The Developing Structure of Temperament and Personality from Infancy to Adulthood

The Developing Structure of Temperament and Personality from Infancy to Adulthood

The Developing Structure of Temperament and Personality from Infancy to Adulthood

The Developing Structure of Temperament and Personality from Infancy to Adulthood

Synopsis

This book is the first to bring together researchers in individual differences in personality and temperament to explore whether there is any unity possible between the temperament researchers of infancy and childhood and the major researchers in adult personality. Prior to the workshop which resulted in this volume, the existing literature seemed to document a growing consensus on the part of the adult personality researchers that five major personality dimensions -- the "Big Five" -- might be sufficient to account for most of the important variances in adult individual differences in personality. In contrast to this accord, the literature on child and infant individual differences seemed to offer a wide variety of opinions regarding the basic dimensions of difference in personality or temperament. The editors believed that they could encourage researchers from both the adult and child areas to consider the importance of a lifespan conceptualization of individual differences by discussing their research in terms of a continuity approach.

Written by some of the most distinguished scholars from Great Britain, continental Western Europe, and Eastern Europe as well as the United States and Canada, the chapters present a cross-cultural view of both adult personality and temperament in infancy and childhood. By sharing their recent data, techniques, and theoretical speculations, the chapter authors communicate the research enthusiasm engendered by the growing consensus of the adult "Big Five" as well as the exciting prospects of an integrative program of research from infancy to adulthood that will clarify and consolidate what is now a disparate set of methods, theory, and findings across the lifespan. The editors suggest that this volume will have considerable heuristic value in stimulating researchers to conceptualize their work in developmental, lifespan approaches that will lead to a consolidation of individual differences research at every age.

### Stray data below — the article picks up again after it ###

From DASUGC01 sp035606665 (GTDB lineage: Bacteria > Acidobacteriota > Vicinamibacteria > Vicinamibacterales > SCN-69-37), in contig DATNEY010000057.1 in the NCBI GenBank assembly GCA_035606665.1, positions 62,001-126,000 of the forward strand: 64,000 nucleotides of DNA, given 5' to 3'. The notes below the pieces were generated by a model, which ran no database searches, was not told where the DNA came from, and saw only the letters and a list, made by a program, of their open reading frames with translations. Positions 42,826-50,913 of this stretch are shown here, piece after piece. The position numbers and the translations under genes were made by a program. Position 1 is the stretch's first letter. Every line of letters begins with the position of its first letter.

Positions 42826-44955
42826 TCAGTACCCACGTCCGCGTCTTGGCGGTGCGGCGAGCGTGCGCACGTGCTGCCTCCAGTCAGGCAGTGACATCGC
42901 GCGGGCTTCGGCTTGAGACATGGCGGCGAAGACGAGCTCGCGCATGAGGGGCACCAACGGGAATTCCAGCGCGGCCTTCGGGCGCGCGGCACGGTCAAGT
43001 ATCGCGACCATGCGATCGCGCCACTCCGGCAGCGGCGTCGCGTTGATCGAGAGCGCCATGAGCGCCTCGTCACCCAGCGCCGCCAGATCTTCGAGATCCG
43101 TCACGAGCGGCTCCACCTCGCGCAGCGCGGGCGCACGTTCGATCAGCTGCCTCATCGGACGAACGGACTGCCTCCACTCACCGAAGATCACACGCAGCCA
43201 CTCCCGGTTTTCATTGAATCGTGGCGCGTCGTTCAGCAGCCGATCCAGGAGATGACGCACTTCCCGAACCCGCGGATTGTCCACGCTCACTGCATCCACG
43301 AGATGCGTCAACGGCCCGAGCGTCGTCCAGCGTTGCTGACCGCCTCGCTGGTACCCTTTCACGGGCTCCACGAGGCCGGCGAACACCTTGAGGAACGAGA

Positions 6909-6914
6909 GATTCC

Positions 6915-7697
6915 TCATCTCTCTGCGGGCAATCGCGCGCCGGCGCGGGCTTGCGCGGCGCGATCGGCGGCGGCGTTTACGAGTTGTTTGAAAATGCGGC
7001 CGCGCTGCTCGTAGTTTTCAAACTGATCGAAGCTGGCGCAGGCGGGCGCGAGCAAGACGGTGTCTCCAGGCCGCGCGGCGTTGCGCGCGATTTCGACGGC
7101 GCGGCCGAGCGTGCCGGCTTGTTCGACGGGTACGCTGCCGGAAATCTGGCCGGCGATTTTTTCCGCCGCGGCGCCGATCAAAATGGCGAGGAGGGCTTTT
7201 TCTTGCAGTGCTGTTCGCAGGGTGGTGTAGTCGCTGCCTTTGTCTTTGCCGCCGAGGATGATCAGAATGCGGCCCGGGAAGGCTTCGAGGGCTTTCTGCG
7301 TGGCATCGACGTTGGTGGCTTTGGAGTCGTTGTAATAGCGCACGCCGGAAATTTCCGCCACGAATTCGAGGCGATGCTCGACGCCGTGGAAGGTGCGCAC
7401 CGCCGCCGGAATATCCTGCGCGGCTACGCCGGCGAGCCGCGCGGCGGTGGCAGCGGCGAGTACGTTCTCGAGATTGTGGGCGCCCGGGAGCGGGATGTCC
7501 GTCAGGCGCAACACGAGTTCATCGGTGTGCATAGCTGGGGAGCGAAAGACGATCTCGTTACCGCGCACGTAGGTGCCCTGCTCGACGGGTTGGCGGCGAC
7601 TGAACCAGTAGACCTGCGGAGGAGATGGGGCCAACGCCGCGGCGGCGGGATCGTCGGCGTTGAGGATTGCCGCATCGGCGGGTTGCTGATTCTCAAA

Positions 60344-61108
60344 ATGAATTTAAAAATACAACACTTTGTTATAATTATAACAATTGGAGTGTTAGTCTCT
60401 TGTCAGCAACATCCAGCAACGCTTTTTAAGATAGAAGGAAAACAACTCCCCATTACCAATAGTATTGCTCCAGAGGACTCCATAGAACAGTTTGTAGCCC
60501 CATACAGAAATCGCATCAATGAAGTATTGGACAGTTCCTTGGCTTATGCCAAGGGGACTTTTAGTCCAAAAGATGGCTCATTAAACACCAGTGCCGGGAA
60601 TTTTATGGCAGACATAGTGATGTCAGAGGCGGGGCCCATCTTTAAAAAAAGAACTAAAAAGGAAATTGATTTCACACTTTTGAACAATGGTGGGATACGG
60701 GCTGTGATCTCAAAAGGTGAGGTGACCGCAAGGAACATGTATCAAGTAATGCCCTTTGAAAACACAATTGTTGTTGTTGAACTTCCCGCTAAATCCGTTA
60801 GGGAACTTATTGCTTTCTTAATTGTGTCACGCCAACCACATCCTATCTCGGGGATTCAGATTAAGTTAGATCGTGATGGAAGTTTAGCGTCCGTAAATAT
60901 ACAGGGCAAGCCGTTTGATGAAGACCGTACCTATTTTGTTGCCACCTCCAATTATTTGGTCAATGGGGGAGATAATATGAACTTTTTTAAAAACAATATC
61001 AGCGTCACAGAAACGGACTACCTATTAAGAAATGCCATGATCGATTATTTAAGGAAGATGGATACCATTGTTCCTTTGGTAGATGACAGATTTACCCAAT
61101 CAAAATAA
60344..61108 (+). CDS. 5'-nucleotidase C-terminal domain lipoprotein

Excerpt

This book had its beginnings as far back as a meeting of the "Occasional Conference" of temperament researchers in Athens, Georgia, a number of years ago. At that conference, the senior editor became acquainted with the research of the other two editors of this volume. Through a series of discussions, one of us (Halverson) was invited to visit Holland (Kohnstamm), where much important research on individual differences was taking place. Both Kohnstamm, and Halverson spent a productive year as fellows at the Netherlands Institute of Advanced Study in Humanities and Social Sciences (NIAS), where much of the intellectual work for this volume was accomplished. Together with Roy Martin, we planned a workshop at nias to bring together researchers in individual differences in personality and temperament to explore whether there was any unity possible between the temperament researchers of infancy and childhood and the major researchers in adult personality.

During the nias year, we explored the literature that seemed to be documenting a growing consensus on the part of the adult personality researchers that five major personality dimensions may be sufficient to account for most of the important variance in adult individual differences in personality. This growing consensus was in marked contrast to the apparent disarray of the literature on child and infant individual differences, where there seemed to be a wide variety of opinions regarding the basic dimensions of difference in personality or temperament.

We believed we could encourage researchers from both the adult and child areas to consider the importance of a life-span conceptualization of individual differences if we could get them to discuss their research in terms of continuity in conceptualization of personality research across the life span. the conference . . .

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